The sheep is a cloven-hoofed mammal that has been domesticated by humans to provide wool, among other things. In addition, they’re mainly kept for their milk and their meat.

The ideal environment

  • It is best to take sheep off the pasture during autumn and winter in order to preserve the grass.
  • Make sure there is plenty of drinking water. After lambing, a ewe can easily drink 5 to 10 litres of water per day.
  • Provide adequate fencing, so that your sheep do not wander off onto new pastures.


  • A sheep’s gestation period is 147 days on average, and its heat cycle lasts around 17 days.
  • Most breeds of sheep go into heat when the days start to shorten, usually from August to January.
  • Ram lambs should be weaned promptly to prevent them from mating with their mother or sisters.
  • Keep track of mating. This way, you will be able to better predict when lambing will take place.
  • Use a different marking colour for each heat cycle to ensure you know for certain whether sheep have mated.

Tips for rams and ewes

Sheep are first and foremost ruminants, and they must have access to roughage. Their daily diet should not contain more than 60% of concentrated feeds.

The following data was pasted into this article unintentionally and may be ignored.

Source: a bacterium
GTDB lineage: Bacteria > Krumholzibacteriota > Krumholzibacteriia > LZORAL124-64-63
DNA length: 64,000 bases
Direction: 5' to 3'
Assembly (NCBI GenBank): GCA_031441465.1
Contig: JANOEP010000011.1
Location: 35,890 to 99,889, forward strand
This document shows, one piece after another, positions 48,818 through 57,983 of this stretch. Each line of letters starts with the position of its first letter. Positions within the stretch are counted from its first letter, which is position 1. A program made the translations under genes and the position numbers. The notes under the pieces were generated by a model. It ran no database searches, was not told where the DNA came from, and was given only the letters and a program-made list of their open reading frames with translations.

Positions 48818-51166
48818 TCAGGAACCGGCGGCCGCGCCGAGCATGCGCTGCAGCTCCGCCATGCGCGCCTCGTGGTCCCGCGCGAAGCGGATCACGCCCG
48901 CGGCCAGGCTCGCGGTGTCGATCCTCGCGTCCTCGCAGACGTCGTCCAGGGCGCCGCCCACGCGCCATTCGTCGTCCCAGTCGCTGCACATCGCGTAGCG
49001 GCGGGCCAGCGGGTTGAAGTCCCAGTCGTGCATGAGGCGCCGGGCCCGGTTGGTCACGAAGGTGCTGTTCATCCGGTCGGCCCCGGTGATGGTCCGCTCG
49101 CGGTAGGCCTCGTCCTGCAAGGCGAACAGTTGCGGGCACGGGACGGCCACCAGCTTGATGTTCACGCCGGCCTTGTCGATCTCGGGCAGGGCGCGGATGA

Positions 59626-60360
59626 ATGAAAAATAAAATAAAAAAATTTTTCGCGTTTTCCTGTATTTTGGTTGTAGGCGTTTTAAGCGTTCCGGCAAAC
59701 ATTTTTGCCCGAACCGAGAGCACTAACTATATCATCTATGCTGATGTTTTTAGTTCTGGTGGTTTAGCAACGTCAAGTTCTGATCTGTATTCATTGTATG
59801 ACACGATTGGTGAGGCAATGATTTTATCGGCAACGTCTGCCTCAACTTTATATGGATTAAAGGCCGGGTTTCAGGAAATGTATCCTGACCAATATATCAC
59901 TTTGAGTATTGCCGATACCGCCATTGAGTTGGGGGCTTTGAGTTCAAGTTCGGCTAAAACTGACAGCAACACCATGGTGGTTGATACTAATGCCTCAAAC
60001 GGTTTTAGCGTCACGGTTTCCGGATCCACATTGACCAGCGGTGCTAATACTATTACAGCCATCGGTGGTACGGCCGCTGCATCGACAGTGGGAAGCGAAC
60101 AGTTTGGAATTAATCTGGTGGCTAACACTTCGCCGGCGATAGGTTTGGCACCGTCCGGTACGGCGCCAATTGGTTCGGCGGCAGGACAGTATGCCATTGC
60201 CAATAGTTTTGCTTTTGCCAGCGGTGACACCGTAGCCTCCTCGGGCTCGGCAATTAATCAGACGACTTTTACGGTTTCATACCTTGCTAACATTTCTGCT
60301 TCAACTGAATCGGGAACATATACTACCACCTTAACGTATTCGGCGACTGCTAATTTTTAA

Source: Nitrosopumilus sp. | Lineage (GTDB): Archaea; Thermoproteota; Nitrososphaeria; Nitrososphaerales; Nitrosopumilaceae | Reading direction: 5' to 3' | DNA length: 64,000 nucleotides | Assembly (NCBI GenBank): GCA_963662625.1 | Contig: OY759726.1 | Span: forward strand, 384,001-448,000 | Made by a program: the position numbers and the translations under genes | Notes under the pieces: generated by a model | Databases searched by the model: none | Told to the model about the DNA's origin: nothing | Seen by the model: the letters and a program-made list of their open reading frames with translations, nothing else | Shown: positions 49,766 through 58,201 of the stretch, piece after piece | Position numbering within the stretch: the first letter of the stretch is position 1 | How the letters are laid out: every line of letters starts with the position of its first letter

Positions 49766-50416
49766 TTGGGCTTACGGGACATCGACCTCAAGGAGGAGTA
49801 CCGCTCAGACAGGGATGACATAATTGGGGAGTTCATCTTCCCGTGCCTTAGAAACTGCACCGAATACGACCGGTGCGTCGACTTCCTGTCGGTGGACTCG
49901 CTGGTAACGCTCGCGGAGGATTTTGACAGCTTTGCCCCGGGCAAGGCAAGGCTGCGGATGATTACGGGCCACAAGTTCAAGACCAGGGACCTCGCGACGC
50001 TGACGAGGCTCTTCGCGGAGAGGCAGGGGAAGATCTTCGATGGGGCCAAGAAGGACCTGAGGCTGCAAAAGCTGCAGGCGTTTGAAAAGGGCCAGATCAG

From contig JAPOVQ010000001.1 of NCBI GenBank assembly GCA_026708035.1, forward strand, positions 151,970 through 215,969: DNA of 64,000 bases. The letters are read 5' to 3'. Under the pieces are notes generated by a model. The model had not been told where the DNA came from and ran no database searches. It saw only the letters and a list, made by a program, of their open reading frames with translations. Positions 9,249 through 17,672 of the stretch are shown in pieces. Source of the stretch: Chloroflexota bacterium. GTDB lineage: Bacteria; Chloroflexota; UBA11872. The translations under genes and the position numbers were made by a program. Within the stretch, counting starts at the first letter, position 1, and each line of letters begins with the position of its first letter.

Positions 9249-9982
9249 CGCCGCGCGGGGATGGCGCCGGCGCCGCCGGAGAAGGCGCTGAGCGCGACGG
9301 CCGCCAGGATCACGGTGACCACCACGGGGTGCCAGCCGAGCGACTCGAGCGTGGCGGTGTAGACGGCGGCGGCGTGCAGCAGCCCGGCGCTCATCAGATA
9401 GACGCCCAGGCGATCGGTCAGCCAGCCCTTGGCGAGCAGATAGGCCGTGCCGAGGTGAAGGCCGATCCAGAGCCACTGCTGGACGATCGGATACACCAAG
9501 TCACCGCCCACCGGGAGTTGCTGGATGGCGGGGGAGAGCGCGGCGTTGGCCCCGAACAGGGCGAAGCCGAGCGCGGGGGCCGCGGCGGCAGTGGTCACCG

The weight of a ewe usually varies between 60 and 80 kg. For a ram, it can easily vary between 80 and 115 kg.

Interesting tips

  • The time at which lambs are ready for slaughter depends greatly on their breed.
  • Texel lambs are usually ready for slaughter at around 4.5 months, with a weight of about 45 kg.
  • Suffolk sheep are ready for slaughter as soon as they reach 3.5 months and a weight of 35 to 40 kg.
  • Hampshire lambs, a rustic breed that matures early, possess an excellent meat quality up to a living weight of 20 to 25 kg. Once this weight has been exceeded, the lambs will be too fatty.

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